Need Some Advice Before Beginning an Outdoor Enclosure...

SunnySideUp

Active Member
5 Year Member
Joined
Nov 3, 2013
Messages
183
Location (City and/or State)
Michigan
I'm looking to start buying supplies for my 8' x 8' outdoor enclosure but I'd like to ask for some advice before I start putting a lot of work into the construction.
I plan to use two 8' boards stacked on top of eachother which I believe have a width of at least 10". If I buried the bottom board 4" below ground, would 16" of height be sufficient? Later when my tortoise is old enough to be outside for extended, unsupervised periods, I will be building a top for the enclosure.

When I build the lid for my enclosure, approximately what size should the holes in the metal cloth be to allow UVB rays to pass through?

I plan on digging out the foundation and laying down chicken wire on the bottom of the enclosure. Will the weight of the wooden frame on top of it be enough to secure the wire, or should I fold it up slightly underneath/use metal staples?

If I were to seed some grass in the enclosure, would seed that is used for lawns be safe? I have a Hermann's so he isn't a grass-eating species, really.

Finally (sorry for the excessive amount of questions :oops:), what plants would you suggest that would do well in the climate in Michigan? I know what plants are safe but I'm having trouble deciding what plants would do best functionally as shelter. So far I have bought some Forget-me-nots, fountain grass, and lavender because they're all perennials. I also am going to be putting up a grape vine in my backyard so I may be able to take a cutting of that.

Thank you very much for bearing my barrage of questions. I just want to make sure I'm doing everything right.
 

Yvonne G

Old Timer
TFO Admin
10 Year Member!
Platinum Tortoise Club
Joined
Jan 23, 2008
Messages
89,006
Location (City and/or State)
Clovis, CA
I don't think there's any need to bury the bottom board. This will just make it rot quicker. Just place masonry caps along on the ground inside the pen.

07-11-13.jpg
 

WillTort2

Well-Known Member
5 Year Member
Joined
Feb 11, 2011
Messages
1,250
I would staple or screw the chicken wire to the bottom. If you are going to cover the entire bottom with chicken wire or something heavier, then you do not need to trench. You could build the first square with 4) 8' x 10" boards; then staple the wire to the top side and then flip it over and place it where you need it. I would pick a high spot to prevent flooding, even with a 5" rain day. And I like the area to have some shade and some sun so the torts can regulate their temperature easier.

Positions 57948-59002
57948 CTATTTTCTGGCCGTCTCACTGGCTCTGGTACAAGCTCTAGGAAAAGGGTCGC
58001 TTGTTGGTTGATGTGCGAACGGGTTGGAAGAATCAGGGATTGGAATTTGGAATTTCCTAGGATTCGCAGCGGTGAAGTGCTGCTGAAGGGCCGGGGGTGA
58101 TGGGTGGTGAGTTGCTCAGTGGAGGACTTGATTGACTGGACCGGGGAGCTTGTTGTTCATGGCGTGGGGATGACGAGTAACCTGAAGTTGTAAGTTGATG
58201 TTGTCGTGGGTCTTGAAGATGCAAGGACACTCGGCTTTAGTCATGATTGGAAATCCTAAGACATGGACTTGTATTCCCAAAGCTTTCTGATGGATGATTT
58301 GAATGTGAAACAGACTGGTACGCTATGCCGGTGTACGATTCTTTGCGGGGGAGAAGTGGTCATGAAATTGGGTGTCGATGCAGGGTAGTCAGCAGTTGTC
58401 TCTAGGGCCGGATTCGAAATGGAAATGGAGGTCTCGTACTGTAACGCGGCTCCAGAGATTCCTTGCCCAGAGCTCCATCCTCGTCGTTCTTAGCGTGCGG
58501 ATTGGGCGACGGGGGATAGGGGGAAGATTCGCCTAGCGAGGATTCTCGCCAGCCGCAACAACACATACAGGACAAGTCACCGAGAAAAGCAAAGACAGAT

Then fill with top soil and add an additional 1 to 2 levels of boards for a total height of 20 to 30 inches. The higher you build it the better your plants will grow; just don't go so high that the sun is blocked most of the day. 24" makes a good height.

I would advise some type of protective top of 1/2" square hard wire welded grid. Also put a covered area for shelter from sun, rain, hail, etc.
 

SunnySideUp

Active Member
5 Year Member
Joined
Nov 3, 2013
Messages
183
Location (City and/or State)
Michigan
@WillTort2 You're right, if I secure the chicken wire to the bottom frame I wouldn't have to dig a ditch. I'm not sure why I was making it more difficult for myself, haha.

There's an open area in our yard that has partial sun and shade during the hottest part of the day but it is in a lower area. However, the ground is on a slight downward incline. If I were to put some drainage holes in the frame covered with some sort of netting, would that make atleast the inside of the enclosure safe from flooding? Water never pools in that area.

I'll take a picture of a few building site options later so I can get a few opinions about the best location.

Those masonry caps are also a great suggestion, @Yvonne G . Thank you both for your help.
 

leigti

Well-Known Member
5 Year Member
Joined
Nov 2, 2013
Messages
7,030
Location (City and/or State)
southeast Washington
I don't have a Hermans tortoise, am I right that they have a diet similar to a Russian tortoise? Mostly broadleaf plants and weeds and not much grass? If so you can get broadleaf seed mixes from Tortoise supply.com or Carolina pet supply.com. I have planted those and they grow like crazy!
 

WillTort2

Well-Known Member
5 Year Member
Joined
Feb 11, 2011
Messages
1,250
@WillTort2 You're right, if I secure the chicken wire to the bottom frame I wouldn't have to dig a ditch. I'm not sure why I was making it more difficult for myself, haha.

There's an open area in our yard that has partial sun and shade during the hottest part of the day but it is in a lower area. However, the ground is on a slight downward incline. If I were to put some drainage holes in the frame covered with some sort of netting, would that make atleast the inside of the enclosure safe from flooding? Water never pools in that area.

I'll take a picture of a few building site options later so I can get a few opinions about the best location.

Those masonry caps are also a great suggestion, @Yvonne G . Thank you both for your help.

Hi Sunny,

If your spot is not near the bottom of the slope then the flooding should not be much of an issue. If possible you can elevate the downhill side by putting a couple of bricks or masonry caps under the downhill side until the wood on the sides is level; if you do not have a level, just take a jar of water and use that to determine the levelness of the sides. The bricks will also allow water to exit the downhill side. Top soil will sift through the wire grid to fill the area under the wire on the elevated side. Put enough top soil on the grid to allow you tort to fully bury himself. Putting some interior walls within the enclosure will make the exploration more interesting for your tort and provide more corners for hiding.

Good luck.
 
TortoiseSupply.com

New Posts

Top